I am a beneficiary of the legacy of women’s sports. I played basketball through my freshman year of college, and I ran track and cross-country in high school. I attribute much of my adult success to my early participation in sports. I learned teamwork and leadership from my coaches and teammates, and the life lessons from being part of a team were priceless. I learned resilience and perseverance in the face of exhaustion, injury, and defeat. I learned to set goals and work hard to achieve them, and I learned how to face challenges and meet successes with grace.
I want my daughter to learn these things. We were completely caught up in Women’s World Cup fever this summer. We read news articles about the USWNT and followed the players on Twitter. We learned about the goals they set and about their decisions to work harder than anyone else was working. We learned how their loss in the World Cup Finals to Japan four years earlier was motivating team members to push themselves harder in hopes of a different outcome this time. We learned about the times they wanted to quit but decided to stick with it a little longer before giving up on the sport they loved.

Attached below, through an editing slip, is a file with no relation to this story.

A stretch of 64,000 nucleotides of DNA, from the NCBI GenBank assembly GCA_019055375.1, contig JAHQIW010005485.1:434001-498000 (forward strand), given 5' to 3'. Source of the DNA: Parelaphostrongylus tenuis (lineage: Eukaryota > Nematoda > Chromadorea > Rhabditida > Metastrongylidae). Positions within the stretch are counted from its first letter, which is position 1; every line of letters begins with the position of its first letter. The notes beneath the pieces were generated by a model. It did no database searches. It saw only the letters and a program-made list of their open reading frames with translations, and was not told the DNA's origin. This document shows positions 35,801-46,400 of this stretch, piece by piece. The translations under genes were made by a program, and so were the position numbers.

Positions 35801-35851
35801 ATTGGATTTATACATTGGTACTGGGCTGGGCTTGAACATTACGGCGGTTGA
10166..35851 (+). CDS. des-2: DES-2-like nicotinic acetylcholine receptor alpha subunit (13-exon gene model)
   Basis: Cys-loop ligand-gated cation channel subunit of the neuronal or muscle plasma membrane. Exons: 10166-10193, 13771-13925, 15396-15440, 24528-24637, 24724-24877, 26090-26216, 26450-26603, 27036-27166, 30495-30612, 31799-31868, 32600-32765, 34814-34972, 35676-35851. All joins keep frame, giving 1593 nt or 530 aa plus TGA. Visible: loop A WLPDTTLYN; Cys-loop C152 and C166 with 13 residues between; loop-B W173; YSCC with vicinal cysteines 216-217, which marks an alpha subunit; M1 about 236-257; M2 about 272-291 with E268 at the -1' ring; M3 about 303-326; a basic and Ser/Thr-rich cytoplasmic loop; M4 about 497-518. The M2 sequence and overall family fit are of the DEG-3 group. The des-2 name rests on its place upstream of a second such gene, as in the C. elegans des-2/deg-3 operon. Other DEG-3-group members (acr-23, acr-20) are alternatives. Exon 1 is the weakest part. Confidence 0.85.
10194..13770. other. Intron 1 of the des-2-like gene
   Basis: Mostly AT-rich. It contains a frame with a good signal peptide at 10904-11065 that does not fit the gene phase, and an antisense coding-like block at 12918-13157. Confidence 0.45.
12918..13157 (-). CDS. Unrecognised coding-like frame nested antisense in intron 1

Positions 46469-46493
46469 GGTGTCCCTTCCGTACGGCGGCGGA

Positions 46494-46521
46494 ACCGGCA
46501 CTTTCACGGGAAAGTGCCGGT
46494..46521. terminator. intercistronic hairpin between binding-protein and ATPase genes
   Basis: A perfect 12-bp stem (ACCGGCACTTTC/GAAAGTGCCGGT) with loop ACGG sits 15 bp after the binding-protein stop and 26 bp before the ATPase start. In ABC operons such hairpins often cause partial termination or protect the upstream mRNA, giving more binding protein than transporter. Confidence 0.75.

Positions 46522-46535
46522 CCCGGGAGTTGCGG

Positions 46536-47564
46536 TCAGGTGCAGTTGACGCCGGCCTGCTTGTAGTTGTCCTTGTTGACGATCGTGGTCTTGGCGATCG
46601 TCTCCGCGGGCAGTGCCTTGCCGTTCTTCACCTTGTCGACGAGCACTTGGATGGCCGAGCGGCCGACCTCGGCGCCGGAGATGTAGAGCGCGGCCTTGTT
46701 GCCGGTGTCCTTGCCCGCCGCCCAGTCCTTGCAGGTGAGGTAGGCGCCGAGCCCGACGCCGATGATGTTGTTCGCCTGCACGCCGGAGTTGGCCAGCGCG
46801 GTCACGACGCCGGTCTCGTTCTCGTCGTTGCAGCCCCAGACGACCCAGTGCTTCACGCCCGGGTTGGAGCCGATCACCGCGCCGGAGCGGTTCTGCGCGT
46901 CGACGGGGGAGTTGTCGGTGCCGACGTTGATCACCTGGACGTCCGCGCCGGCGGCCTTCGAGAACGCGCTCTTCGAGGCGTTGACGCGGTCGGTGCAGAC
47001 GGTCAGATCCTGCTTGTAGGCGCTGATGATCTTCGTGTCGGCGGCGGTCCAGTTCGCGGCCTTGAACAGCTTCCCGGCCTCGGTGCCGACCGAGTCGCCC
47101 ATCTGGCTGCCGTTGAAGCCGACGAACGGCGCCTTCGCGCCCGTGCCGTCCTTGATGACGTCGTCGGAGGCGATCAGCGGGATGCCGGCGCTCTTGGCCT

Their stories are inspiring, and this is why women’s sports are so important. Coaches in gyms and on fields across Georgia are teaching our girls and young women the skills they need in life to succeed. Somewhere a tiny gymnast has fallen off a balance beam, plucked up her courage, and climbed back on it to try again. Somewhere a softball team has fallen short in a tournament, and the players have vowed to work harder and try again. Somewhere a basketball player has decided she wants a college scholarship and is putting in extra time at the gym to make that happen. Somewhere a swimmer has Olympic dreams and is putting in the extra laps at practice to get her there.